Ice Rage ($1.99/£1.49)
Heavily inspired by ancient arcade game Hat Trick, Ice Rage’s cartoonish take on ice hockey pits two players against each other on a tiny rink. You speed about, tripping up the other player, and smashing insanely hard shots into the corner of the goal. (Hint: hold the shoot button for more power!) Two players can face-off on one device, or solo players can take on computer players in single matches, a tournament, or a survival-based rage-off where the ‘death’ bit of ‘deathmatch’ is perhaps taken a touch too literally.
Table Tennis Touch ($2.99/£2.29)
OK, so we’re going for table tennis rather than actual tennis here, largely because even the best iOS tennis game, Virtua Tennis, is only OK and not a patch on its console-based ancestors. Table Tennis Touch, though, is very much designed for mobile, revelling in fast-paced swipe-oriented action. There are mini-games, a packed career mode, and some really lovely graphics. Never before will you have been so excited to see a tiny white ball whizz across the screen and past a strangely levitating bat.
Part tennis, part air hockey, part Pong, PKTBALL is an endless racket game that’s had an injection of rocket fuel. It’s a test of your reflexes as you swipe to return rallies, trying to grab coins and power-ups as you do so. You’ll loose — often — but gradually figure out how to get more than a handful of points, mostly by mastering power shots. The only snag is a lack of variety, but that’s countered by same-device multiplayer, and being able to purchase new characters, each of which changes not only your player but also the court’s appearance and background music.
Touchgrind Skate 2 ($4.99/£3.99)
When creating a realistic skateboarding game, you could be boring and show some bloke on a skateboard, performing stunts as you frenziedly tap away on a panel of virtual buttons. Touchgrind Skate 2 thumbs its nose at such ideas and instead has your fingers become tiny legs controlling an on-screen board. It’s a slice of genius, but demands perseverance — it turns out deft control of a skateboard isn’t a great deal easier on your iPhone than in real life. But stick with it, and Touchgrind Skate 2 becomes rewarding, opening up new parks to try as you hone your skills.
Rat on a Skateboard ($1.99/£1.49)
You can tell this one’s not shooting for realism, because there’s a rodent on the skateboard — something that only happens when someone’s being decidedly mean with their pet. Fortunately, this rodent is both gnarly and rad, traversing horizontally scrolling courses by performing all manner of stunts. It’s one-thumbtastic — you simply time jumps to not have the rat tumble to a grisly doom. But whether battling the two endless courses or 70 finite challenges, this one’s a great game for fans of skateboarding. Or rats. Or skateboarding rats.
Real Boxing 2 (free + IAP)
If the magical sport of punching someone repeatedly until they’re unconscious appeals, Real Boxing gets you into the ring without any chance of a black eye. In this virtual take on boxing, you must train and punch your way through the ranks. Smartly, Real Boxing emphasizes timing and strategy over mashing the screen, forcing you to suss out your opponent and sneak in a jab when his guard’s down. The energy system is a bit of a grind — you can tell when Real Boxing wants you to fling money at it — but it nonetheless gives its competitors a knockout blow.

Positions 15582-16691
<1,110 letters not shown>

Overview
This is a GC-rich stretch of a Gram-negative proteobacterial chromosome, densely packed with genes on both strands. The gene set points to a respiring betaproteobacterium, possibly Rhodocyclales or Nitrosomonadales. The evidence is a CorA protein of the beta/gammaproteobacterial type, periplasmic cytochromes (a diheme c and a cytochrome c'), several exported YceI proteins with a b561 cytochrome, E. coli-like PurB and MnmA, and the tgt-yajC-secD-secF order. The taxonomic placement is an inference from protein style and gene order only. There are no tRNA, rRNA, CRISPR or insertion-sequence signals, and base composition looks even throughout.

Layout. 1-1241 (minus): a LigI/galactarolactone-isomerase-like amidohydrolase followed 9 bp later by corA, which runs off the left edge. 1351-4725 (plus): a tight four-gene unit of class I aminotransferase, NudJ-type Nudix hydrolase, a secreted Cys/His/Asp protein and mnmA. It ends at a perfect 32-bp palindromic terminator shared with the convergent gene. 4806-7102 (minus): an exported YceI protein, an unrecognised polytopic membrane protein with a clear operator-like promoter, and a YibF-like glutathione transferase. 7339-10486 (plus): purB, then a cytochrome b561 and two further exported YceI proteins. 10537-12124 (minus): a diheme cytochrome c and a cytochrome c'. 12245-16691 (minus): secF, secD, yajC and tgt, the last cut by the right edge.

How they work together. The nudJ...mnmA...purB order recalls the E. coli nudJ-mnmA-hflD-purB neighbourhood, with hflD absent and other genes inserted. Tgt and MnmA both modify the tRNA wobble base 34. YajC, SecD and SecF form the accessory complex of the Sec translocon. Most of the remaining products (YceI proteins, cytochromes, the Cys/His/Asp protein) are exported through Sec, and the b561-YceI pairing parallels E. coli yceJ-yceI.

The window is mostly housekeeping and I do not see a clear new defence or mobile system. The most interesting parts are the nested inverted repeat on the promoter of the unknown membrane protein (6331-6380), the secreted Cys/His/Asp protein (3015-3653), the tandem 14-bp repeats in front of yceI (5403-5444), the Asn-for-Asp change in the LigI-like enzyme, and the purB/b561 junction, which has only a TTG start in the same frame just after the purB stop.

This game is utterly stupid — fortunately intentionally. You’re dropped into a ring that visually appears to have escaped from a Commodore 64. You then need to survive as long as possible, bounding about, swinging your arms around, and flinging all-comers out of the ring, in order to win a precious point. If you can do all that while wearing a collectable hat, Wrassling rewards you further. The bouncy physics makes this one borderline uncontrollable, but constantly teetering on the edge of defeat makes you feel like a boss when you somehow burst forth from a four-deep pile and hurl everyone into the inky black.
Best of the rest
EA Sports UFC (free + IAP)
If punching people isn’t enough, UFC brings mixed martial arts to your device. It’s typical EA: looks nice, has plenty of depth, and offers truckloads of IAP.
Flick Kick Field Goal (free)
This one distills American Football to flicking a ball at a goal. It’s oddly compelling, not least when you’re ten kicks in, many yards away, and hoofing balls into a crosswind.
Flick Golf! (£0.99/79p)
Golf simplified to the max, Flick Golf! has you ping a ball into the air, and swipe to direct it to hit a bullseye. The higher your scores, the more holes you’ll get to play.
Magnetic Billiards (free + IAP)
Billiards minus pockets plus magnetic balls and loads of showing off. This is a superb iOS sports puzzler. A one-off $1.99/£1.49 ’skeleton key’ IAP opens up dozens of tables.
9 Innings (free + IAP)
The best iOS take on baseball merges a card system and a decent game engine. You can play one-off friendlies or immerse yourself in a league; just beware of the IAP monster.
Motorsport Manager ($1.99/£1.99)
Motorsport management made manageable, this game gives you just enough depth to feel like you’re in control but is approachable enough for anyone. Within minutes, you’ll be urging on little colored dots on rain-lashed circuits.
New Star Soccer (free + IAP)
Football management in miniature, New Star Soccer has you take a footballer through the leagues, scoring goals and buying bling. It’s a bit IAP-heavy but hugely compelling.
Score World Goals (free + IAP)
This interesting take on the beautiful game has you draw lines to play out some of the most famous goals ever scored. It’s novel, fun and — we reckon — better than sequel Score! Hero.
Touchgrind BMX ($4.99/£3.99)
More or less Touchgrind Skate 2 on a bike. There’s less of a tactile feel here, what with the lack of fingers for legs, but the courses look great, and you get loads of stunts to learn.